Speech by Ms. Julia Charlton at the Seminar China-Hong Kong Stock Connect Update: A New Chapter in Connecting International and Chinese Investors on 30 November 2016
Shanghai-Hong Kong Stock Connect and Shenzhen-Hong Kong Stock Connect Update
I’m delighted to be here to talk about some of the technical legal aspects of the Stock Connect, particularly now that it’s been confirmed that the Shenzhen-Hong Kong Stock Connect will launch on Monday December 5th.
Shanghai Hong Kong Stock Connect Success
As the first initiative under the Mutual Market Access pilot programme between Mainland China and Hong Kong, Shanghai Hong Kong Stock Connect provided a new official channel for overseas investors to invest in Mainland-listed stocks and for Mainland investors to invest in the Hong Kong stock market. Shanghai Hong Kong Stock Connect has been an undoubted success allowing the model to be replicated now to permit trading between the Shenzhen and Hong Kong exchanges with effect from Monday. The expanded scope of eligible securities which will made available to Hong Kong and other international investors clearly offers major opportunities, while Hong Kong-listed companies will benefit from a wider pool of Mainland investors. Beyond the obvious investment and capital raising opportunities on both sides of the border, the Mutual Market model between Mainland China and Hong Kong is symbolic in terms of Mainland China’s opening of its capital account and the ever increasing foreign investment opportunities this provides to Mainland investors, and likewise the expansion of Mainland investment opportunities for foreign investors.
The Exchange has just published a research report “Research Report: Stock Connect – Towards a “Mutual Market” for the Interests of Mainland and Global Investors” which is on the Exchange’s website and offers a fascinating insight into the major opportunities provided by Mutual Market access.
Experience of the Shanghai Connect shows that Mainland investors have an increasing appetite for investment in Hong Kong stocks through Southbound trading. Their investment interest is not limited to large-cap blue chips but also in smaller-sized stocks in various industries. In Northbound trading, global investors also have an increasing interest in smaller-sized Mainland stocks of diversified industries. The Shenzhen Connect will cover more small-sized stocks to meet the needs of both Mainland and global investors. The Mutual Market Access scheme, subject to regulatory approval, will be extended to exchange-traded funds (ETFs) in due course and possibly in the future to bonds and other securities, commodities and derivative products. Through Southbound trading under the “Mutual Market” model, Mainland investors are offered global asset allocation opportunities for potentially better risk-adjusted returns and an increasingly diversified range of investment and risk management instruments than in the domestic market.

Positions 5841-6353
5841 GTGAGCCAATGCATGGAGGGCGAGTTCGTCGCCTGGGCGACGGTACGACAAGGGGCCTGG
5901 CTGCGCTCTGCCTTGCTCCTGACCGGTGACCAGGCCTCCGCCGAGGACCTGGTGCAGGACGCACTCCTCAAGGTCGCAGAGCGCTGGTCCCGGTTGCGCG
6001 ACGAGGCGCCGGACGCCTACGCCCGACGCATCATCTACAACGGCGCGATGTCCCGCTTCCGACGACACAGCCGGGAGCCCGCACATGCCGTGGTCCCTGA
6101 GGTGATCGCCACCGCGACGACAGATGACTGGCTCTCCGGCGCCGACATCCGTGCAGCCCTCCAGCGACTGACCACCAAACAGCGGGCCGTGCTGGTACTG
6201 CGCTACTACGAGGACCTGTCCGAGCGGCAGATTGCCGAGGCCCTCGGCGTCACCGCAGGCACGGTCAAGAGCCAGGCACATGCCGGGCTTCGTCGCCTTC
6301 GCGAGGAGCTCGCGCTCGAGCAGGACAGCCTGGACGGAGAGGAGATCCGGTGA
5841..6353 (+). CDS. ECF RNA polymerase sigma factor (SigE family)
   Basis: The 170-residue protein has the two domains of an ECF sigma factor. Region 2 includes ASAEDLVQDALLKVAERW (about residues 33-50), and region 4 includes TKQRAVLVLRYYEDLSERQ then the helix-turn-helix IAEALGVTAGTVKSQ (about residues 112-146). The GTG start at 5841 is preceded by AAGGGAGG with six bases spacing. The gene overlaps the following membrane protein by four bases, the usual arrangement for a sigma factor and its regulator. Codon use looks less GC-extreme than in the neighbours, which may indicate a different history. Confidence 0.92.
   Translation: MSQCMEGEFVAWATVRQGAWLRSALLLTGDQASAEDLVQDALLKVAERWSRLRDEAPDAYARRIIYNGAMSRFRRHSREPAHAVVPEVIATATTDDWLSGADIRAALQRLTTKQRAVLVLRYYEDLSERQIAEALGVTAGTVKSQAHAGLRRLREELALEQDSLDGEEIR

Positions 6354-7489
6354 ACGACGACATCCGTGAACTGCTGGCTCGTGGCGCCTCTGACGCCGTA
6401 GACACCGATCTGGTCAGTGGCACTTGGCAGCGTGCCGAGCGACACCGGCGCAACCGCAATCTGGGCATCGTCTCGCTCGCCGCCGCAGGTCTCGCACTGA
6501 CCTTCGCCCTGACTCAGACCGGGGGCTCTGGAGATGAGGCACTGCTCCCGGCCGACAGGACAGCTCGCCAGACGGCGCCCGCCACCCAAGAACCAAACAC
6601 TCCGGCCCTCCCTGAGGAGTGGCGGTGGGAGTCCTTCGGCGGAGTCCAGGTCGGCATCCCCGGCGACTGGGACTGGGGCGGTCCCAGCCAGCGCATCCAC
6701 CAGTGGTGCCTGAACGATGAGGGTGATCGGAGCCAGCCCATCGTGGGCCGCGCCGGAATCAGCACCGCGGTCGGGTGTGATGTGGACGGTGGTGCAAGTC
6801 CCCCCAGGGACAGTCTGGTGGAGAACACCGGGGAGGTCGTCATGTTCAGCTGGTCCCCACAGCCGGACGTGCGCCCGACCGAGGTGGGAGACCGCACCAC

In the period from the launch of Shanghai Hong Kong Stock Connect in November 2014, both Northbound and Southbound trading value fluctuated in line with changes in market sentiment. Overall, however, Northbound trading has maintained a relatively steady level of average daily trading value (ADT) of between 1% and 1.6% of the ADT of the Shanghai total A-share market. Southbound trading saw a rapid rise and then fall in trading in the 9 months after launch, but in the past year there has been a strong upward trend in Southbound trading relative to the SEHK Main Board total market trading. As a percentage of total Main Board ADT, Southbound ADT rose from 2.1% in September 2015 to 6.1% in August 2016. For the first time after April 2015, Southbound ADT exceeded Northbound ADT in June 2016 and again in August 2016.
In the period to August 2016, Southbound trading recorded higher average daily net buy values than Northbound trading since late 2015. Net sell value was recorded for Southbound trading in only two months since launch up to the end of August 2016, compared to 5 months for Northbound trading.
Looking at Southbound trading and investor holding in SEHK-listed stocks by eligible stock type, in contrast to Northbound investment, the majority of Southbound trading value and period-end holding value was in the mid-cap HSMI constituents at the launch of the scheme in 2014. This had shifted to a degree to HSLI constituents in the period to August 2016. But HSMI stocks still made up around 40% of SEHK-listed stocks held.